and in France, and tho countries o
Europe. No purification can be an
ticipated until extravagance is check
ed, and the" people return to tho old
fashioned customs which were won
to prevail prior to the demoralizatio:
provoked by tho war in this couutrj
"Everytiling pleads for this rt
form. Society, religion, tho politic!
welfare, each is seriously affeotec
Passion has run riot long enough. ]
is high time that the second sob(<
thought should stay its career."
VACANT OFFICES.-It .seems tht
the Civil Tonure of Office Act, uud<
present circumstances, is likely 1
provo a source of inconvenience an
trouble to a large number of peop
throughout tho country, and the co
respondent of the New York Tribw
says that it is the impression i
Washington, among leading me;
that it will, at the next session, 1
materially amended or altogether r
pealed. Vacancies in offices, occu
ring during thc session of tho Seunt
which were not filled by confirm
tion, will remain vacant until tl
next session of Congress, which it
generally conceded will not occur L
fore December.. The Tribune writ
"One of tho greatest sources of i
convenience arising from this fa?
will bo in the Post Office Depa
i ment, and steps have already be
taken which will prove extremely o
pressive in various localities. T
Postmaster-General has telegraph
to all tho offices not provided wi
postmasters for the names of t
nearest offices having a r?spopsit
head, with tho view of discontinui
the former until such time as th
can legally resume their existoucc
the appointment of postmaste
The number of such is greater th
supposed. Theso circumstances,
far us known, will not interfere w
nny of tho revenue offices."
- <?? ? ?
RUSSIAN AMERICA.-The papers i
teeming with accounts of this ne\
acquired territory. Some conte
that it is a great unavailable tm
while others assert that it is au in
luablo acquisition, containing all
clements of a great empire. A wri
in tho Richmond WlUg says:
"Instead of a worthless, dren
God-forsaken country, it would se
we have come into possession of w
may one day turn out to be a mig
empire. It hus at least all I ho
merits which lie nt tho fonndafcioi
such. It has a good climate, a gi
soil, an immense coast, number
bays and inlets, boundless ranges
timber, inexhaustible supplies of <
and iron, thc precious metals
abundance-everything, in fact, I
is necessary to lay tim foundntioi
a mighty self-sustaining empire. \
Russia should wish to sell it, pu?,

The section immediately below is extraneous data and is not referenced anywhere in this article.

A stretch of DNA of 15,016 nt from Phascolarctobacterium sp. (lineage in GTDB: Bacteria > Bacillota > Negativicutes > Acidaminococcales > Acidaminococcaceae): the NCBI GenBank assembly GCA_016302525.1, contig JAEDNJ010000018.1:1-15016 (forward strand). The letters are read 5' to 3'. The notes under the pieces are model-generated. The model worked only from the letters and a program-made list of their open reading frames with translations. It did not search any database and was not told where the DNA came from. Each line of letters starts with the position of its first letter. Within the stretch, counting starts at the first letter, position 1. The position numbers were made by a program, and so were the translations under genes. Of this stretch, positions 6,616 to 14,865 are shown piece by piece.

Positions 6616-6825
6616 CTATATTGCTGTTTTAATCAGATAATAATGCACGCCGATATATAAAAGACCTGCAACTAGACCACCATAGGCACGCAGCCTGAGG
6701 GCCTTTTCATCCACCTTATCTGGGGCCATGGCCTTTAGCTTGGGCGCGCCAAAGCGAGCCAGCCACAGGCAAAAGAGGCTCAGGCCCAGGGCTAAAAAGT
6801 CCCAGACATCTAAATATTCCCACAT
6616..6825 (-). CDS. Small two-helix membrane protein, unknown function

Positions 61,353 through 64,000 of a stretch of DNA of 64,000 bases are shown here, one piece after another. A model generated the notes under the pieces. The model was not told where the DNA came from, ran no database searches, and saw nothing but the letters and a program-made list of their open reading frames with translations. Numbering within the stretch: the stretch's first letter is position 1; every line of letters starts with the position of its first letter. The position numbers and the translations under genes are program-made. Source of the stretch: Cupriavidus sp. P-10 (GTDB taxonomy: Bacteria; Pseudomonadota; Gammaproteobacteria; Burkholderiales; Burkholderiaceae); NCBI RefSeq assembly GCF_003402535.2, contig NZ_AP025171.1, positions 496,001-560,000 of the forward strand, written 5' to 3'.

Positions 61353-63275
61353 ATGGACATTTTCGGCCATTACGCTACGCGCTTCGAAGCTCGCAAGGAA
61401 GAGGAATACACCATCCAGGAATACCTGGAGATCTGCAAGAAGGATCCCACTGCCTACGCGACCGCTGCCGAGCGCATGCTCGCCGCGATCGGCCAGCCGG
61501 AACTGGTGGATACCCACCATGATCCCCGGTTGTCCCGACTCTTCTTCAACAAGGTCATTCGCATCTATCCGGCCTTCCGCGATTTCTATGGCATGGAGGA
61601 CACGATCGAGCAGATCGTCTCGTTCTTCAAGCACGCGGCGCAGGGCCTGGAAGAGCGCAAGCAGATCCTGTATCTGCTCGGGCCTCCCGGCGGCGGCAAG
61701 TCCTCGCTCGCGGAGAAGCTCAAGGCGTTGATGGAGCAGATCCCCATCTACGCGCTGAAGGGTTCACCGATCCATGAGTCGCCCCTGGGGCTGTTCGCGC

inc. I suppose, however, she wis
to go to war, and is averse to loa\
as a temptation to French or Ens
?-? .- .
THE PERSONNEL OF TIM: SUPE
COURT.-The following Judges c
pose the Supreme Court of the Un
States, and they are without es
tion prosent on thc bench of thee
at Washington: Chief Justico Cli
? Justices Wayne Grier, Swnyne,
vis, Nelson, Clifford, Field and Mi
j The following named Judgesv
in favor of the unconstitutional!)
tho tost oath: Justices Wayne, G
Nelson, Clifford and Field; and
following Judges declared, by t
votes, tho illegality of tho trii
civil offences by military commis;
Justices Grier, Davis, Nelson,
ford and Field.
Bon? of Tcmperttiue.
COO?MBIA, S. C., April 24.
In . acbordnnco with doe notice
giten by \V\ C. Henty, D. M. W. P,,
to re-organize the Grand Division of
South Carolina, tho following subor*
diuato Divisions were found to be
Taylor Division No. 8-Wm. Mar?
tin, P. W. P.; John Cordero,.P. G.
W. A. ; A. Delorea, P. G. S. ; J. W.
Smith, P. W. P. ; W. W. Walker, P.
G. W. A ; D. J. Simmons, p. W. P.
Yorkvillo Division No. 3G-W. C.
Beaty,:P. G. W. P.
?BenoetUyillo Division No.
D. Townsend, P. M. W. P. r
Ridgeway Divisiou No. G-l-C. M.
Porter, P. W. P.
The representatives assembled iu
the Oddfellow's Hall, where, after
prayer for tho Divino blessing, tho
meeting was organized by the D. M.
W. P. appointing the following breth?
ren officers to act temporarily: B.
D. Townsend. G. W. P. j \V. W.
Walker, G. W. A. ; D. J. Simmons,
G. S. ; C. M. Porter, G. T. ; W. Mar?
tin, G. Ch. j John Cordero, G. Cou. ;
A. Doloren, G. Sen.
On motion, tho Divisiou proceeded
to tho election of permanent officers,
with the following result: C. W. Dud?
ley, G. W. Patriarch; Wm. Martin,
G. W. Associate; D. J. Simmons, G.
Scribe; C. M. Porter, Grand Trea?
surer; James W. Smith, G. Conduct?
or; J. A. W. Thomas, G. Chaplain;
A. Delorea, G. Sentinel.
The obligations were then taken
by tho officers present, and they
were installed bv tho acting G. W.
P. C. W. Dudley, G. W. P., and J.
A. W. Thomas, G. C., were absent.
Bros. W. C. Beaty, D. M. W. P.;
B. D. Townsend, P. M. W. P. ; John
Cordero, P. G. W. A. ; Wm. Martin,
G. W. A. ; W. W. Walker, P. G. W.
A., and C. W. Dudley, P, W. P., were
elected representatives to tho Na?
tional Division, to be held at Wil?
mington, Delaware, June 19, 18G7.
Tho per capita tax was fixed at teu
cents per quarter.
Ou motion, Bros. John Cordero,
A. Doloren and D. J. Simmous were
appointed a committeo to attend to
having the charters of subordinate
It was ordered that one dollar be
charged for duplicate charters, and
five dollars for now charters, as re?
quired bv the constitution.
It was moved that the D. M. W. P.
be requested to order at least ten
sets of rituals for subordinate Divi?
sions and one set for Grand Division
from the M. W. S., to be supplied
Resolved, That when the Grand
Divisiou adjourns, it adjourns to